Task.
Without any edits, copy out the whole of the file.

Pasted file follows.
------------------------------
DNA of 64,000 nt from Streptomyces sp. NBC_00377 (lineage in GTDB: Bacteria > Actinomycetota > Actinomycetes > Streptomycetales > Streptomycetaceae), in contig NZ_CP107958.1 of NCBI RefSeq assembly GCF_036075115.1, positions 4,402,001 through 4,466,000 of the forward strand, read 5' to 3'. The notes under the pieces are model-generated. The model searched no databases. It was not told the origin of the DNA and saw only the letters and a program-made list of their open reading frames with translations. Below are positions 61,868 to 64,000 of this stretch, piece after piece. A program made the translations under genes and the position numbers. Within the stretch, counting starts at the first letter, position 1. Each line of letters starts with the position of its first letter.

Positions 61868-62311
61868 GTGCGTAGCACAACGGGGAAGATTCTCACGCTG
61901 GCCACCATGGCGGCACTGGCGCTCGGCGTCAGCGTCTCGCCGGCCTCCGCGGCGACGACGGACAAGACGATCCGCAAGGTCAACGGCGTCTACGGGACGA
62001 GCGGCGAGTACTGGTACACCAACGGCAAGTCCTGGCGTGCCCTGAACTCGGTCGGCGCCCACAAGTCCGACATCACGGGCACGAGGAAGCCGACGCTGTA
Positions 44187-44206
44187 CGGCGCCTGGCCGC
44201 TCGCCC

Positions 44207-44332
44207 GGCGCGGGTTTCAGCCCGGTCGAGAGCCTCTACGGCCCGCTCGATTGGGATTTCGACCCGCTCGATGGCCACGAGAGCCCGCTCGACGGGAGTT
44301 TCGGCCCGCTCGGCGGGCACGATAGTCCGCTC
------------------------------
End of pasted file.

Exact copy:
DNA of 64,000 nt from Streptomyces sp. NBC_00377 (lineage in GTDB: Bacteria > Actinomycetota > Actinomycetes > Streptomycetales > Streptomycetaceae), in contig NZ_CP107958.1 of NCBI RefSeq assembly GCF_036075115.1, positions 4,402,001 through 4,466,000 of the forward strand, read 5' to 3'. The notes under the pieces are model-generated. The model searched no databases. It was not told the origin of the DNA and saw only the letters and a program-made list of their open reading frames with translations. Below are positions 61,868 to 64,000 of this stretch, piece after piece. A program made the translations under genes and the position numbers. Within the stretch, counting starts at the first letter, position 1. Each line of letters starts with the position of its first letter.

Positions 61868-62311
61868 GTGCGTAGCACAACGGGGAAGATTCTCACGCTG
61901 GCCACCATGGCGGCACTGGCGCTCGGCGTCAGCGTCTCGCCGGCCTCCGCGGCGACGACGGACAAGACGATCCGCAAGGTCAACGGCGTCTACGGGACGA
62001 GCGGCGAGTACTGGTACACCAACGGCAAGTCCTGGCGTGCCCTGAACTCGGTCGGCGCCCACAAGTCCGACATCACGGGCACGAGGAAGCCGACGCTGTA
Positions 44187-44206
44187 CGGCGCCTGGCCGC
44201 TCGCCC

Positions 44207-44332
44207 GGCGCGGGTTTCAGCCCGGTCGAGAGCCTCTACGGCCCGCTCGATTGGGATTTCGACCCGCTCGATGGCCACGAGAGCCCGCTCGACGGGAGTT
44301 TCGGCCCGCTCGGCGGGCACGATAGTCCGCTC